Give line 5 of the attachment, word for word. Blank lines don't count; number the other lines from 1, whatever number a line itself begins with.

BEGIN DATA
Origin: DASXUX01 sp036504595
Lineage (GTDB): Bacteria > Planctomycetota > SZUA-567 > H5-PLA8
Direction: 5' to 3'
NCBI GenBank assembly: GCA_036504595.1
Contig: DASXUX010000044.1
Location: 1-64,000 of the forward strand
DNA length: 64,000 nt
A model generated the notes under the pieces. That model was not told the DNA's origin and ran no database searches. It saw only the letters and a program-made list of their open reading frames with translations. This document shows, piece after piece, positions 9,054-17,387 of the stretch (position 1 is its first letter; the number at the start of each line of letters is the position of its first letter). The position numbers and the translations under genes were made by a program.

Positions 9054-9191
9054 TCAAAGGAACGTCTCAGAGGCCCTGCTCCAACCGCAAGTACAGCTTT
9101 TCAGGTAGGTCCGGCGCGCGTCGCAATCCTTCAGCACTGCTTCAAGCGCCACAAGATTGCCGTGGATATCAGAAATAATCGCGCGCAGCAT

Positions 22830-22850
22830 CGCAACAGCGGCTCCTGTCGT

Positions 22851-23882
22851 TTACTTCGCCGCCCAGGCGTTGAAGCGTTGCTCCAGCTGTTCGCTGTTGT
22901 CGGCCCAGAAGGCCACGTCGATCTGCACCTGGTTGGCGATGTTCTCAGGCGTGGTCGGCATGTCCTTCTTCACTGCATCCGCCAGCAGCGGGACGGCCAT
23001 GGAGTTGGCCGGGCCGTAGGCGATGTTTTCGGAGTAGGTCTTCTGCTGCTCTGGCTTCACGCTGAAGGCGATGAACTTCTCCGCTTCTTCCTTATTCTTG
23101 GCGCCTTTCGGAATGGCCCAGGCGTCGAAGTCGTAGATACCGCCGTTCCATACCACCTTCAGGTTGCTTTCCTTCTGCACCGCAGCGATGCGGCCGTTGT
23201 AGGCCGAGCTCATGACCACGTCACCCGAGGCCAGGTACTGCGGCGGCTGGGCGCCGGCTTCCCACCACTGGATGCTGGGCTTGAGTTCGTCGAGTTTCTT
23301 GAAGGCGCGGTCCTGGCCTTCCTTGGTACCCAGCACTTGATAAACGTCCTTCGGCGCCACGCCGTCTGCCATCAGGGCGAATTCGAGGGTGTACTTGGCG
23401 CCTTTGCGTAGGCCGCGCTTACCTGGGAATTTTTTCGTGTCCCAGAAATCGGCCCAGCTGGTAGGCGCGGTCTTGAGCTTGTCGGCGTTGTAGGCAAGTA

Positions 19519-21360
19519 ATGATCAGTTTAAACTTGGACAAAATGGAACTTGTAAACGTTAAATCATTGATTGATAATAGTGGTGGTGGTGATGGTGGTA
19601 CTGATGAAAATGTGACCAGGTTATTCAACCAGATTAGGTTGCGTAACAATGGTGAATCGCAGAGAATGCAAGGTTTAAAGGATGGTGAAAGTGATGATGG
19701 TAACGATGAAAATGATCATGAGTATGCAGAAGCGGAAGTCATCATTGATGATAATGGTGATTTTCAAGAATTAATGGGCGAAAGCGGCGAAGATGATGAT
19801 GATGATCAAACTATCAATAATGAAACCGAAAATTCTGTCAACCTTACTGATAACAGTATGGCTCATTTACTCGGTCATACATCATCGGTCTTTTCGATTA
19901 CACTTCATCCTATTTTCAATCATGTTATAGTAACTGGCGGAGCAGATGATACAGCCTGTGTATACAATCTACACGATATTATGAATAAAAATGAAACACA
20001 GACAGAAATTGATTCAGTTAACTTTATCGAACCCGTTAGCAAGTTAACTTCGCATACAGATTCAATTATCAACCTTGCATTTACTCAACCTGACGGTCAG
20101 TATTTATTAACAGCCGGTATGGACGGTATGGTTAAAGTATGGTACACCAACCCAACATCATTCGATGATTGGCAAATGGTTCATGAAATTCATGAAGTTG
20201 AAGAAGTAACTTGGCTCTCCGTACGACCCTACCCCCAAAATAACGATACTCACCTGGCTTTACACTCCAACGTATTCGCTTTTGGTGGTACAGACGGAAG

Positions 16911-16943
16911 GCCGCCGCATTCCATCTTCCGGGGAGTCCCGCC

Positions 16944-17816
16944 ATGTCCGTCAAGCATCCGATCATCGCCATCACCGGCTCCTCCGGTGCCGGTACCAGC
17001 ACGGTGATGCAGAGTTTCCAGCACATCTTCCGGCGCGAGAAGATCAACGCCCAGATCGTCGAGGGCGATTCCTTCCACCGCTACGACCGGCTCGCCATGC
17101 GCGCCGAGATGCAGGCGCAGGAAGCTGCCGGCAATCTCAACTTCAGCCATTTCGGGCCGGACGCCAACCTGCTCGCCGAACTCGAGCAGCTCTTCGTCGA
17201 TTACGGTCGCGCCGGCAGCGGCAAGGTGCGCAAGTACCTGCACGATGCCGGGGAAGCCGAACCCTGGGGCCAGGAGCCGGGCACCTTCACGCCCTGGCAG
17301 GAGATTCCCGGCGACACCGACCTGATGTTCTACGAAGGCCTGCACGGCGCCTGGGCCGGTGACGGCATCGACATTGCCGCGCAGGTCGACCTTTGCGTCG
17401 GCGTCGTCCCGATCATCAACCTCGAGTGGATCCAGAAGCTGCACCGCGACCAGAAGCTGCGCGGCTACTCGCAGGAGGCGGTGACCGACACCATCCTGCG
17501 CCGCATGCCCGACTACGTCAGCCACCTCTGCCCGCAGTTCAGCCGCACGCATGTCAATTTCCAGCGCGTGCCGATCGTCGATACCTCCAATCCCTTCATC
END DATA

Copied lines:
Contig: DASXUX010000044.1